Previous in vitro studies revealed that exposure to T. vaginalis stimulated IL-8 secretion in human neutrophils (Ryu et al. 2004), in human monocytes (Shaio et al. 1995) and in human vaginal cells (Singh et al. 2009). Moreover, these studies revealed that cytokine secretion was dependent on NF-κB. It was further demonstrated that the cytokines IL-2 and interferon (IFN)-γ were secreted by murine lymphocytes infected with T. vaginalis (Kirch et al. 2004). In addition, T. vaginalis also stimulated the secretion of TNF-α, IL-1β and IL-6 by human macrophages (Han et al. 2009).

In this study, increased IL-10 was detected in the supernatants of bovine host cell cultures exposed to T. foetus. It is important to mention that IL-10 was also detected in previous studies of dendritic cells and macrophages infected with T. vaginalis (Ryu et al. 2004, Scott et al. 2005). IL-10 is an important anti-inflammatory signal that is secreted by several cell populations involved in the immune response, such as macrophages, monocytes and B and T lymphocytes. Additionally, previous reports showed that IL-10 is secreted by immune cells infected with human immunodeficiency virus (HIV), thereby decreasing the number of mature dendritic cells and facilitating viral infection (Alter et al. 2010). These data are relevant because trichomonas-positive patients are more likely to acquire HIV (Moodley et al. 2002). It is hypothesised that this might occur because of the presence of IL-10, which could interfere with cellular defence against HIV entry. Previous studies have also demonstrated that IL-10 could suppress the production of IFN-γ, TNF-α, IL-1 and IL-8 (Moore et al. 2001).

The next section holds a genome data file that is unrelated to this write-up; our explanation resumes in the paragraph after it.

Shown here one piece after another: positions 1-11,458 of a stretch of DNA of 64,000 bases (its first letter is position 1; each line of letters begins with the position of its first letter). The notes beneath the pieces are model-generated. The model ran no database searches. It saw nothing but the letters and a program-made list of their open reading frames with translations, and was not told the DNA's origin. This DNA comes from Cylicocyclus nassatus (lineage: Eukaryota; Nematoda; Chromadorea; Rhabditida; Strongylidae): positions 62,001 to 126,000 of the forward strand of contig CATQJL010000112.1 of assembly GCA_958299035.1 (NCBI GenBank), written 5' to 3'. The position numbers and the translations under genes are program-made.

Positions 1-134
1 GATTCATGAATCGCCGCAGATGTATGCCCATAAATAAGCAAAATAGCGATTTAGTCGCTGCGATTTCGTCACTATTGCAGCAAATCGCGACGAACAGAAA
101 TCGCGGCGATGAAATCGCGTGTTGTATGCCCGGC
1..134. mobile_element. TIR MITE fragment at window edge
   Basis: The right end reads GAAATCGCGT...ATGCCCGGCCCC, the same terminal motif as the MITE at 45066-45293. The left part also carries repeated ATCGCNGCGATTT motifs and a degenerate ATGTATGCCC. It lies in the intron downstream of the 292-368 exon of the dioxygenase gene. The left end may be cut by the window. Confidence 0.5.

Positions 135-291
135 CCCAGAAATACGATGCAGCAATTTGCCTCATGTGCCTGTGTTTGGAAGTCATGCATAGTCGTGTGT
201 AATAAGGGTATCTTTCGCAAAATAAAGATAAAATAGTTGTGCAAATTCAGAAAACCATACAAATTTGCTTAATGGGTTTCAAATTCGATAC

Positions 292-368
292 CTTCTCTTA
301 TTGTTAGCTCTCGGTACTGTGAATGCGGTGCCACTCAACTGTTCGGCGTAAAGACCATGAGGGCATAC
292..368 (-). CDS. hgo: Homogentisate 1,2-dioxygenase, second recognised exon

Interestingly, IL-10 secretion was only detected when T. foetus, but not T. vaginalis, interacted with BOECs. Fichorova et al. (2006) reported that between the two species tested, only T. vaginalis LPG induced IL-8 secretion by human cells, thereby demonstrating that the host cell response depends on the species of trichomonad used.

Taken together, these data suggest that cytokine release does not occur when human cells are stimulated with bovine parasites or vice versa (i.e., when bovine cells are stimulated with human parasites). Thus, these results indicate that the host immune cell response is species-specific.

 

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Received 28 January 2012
Accepted 18 July 2012
Financial support: CNPq, FAPERJ, CAPES, PRONEX, AUSU

 

 

+ Corresponding author: marlenebenchimol@gmail.com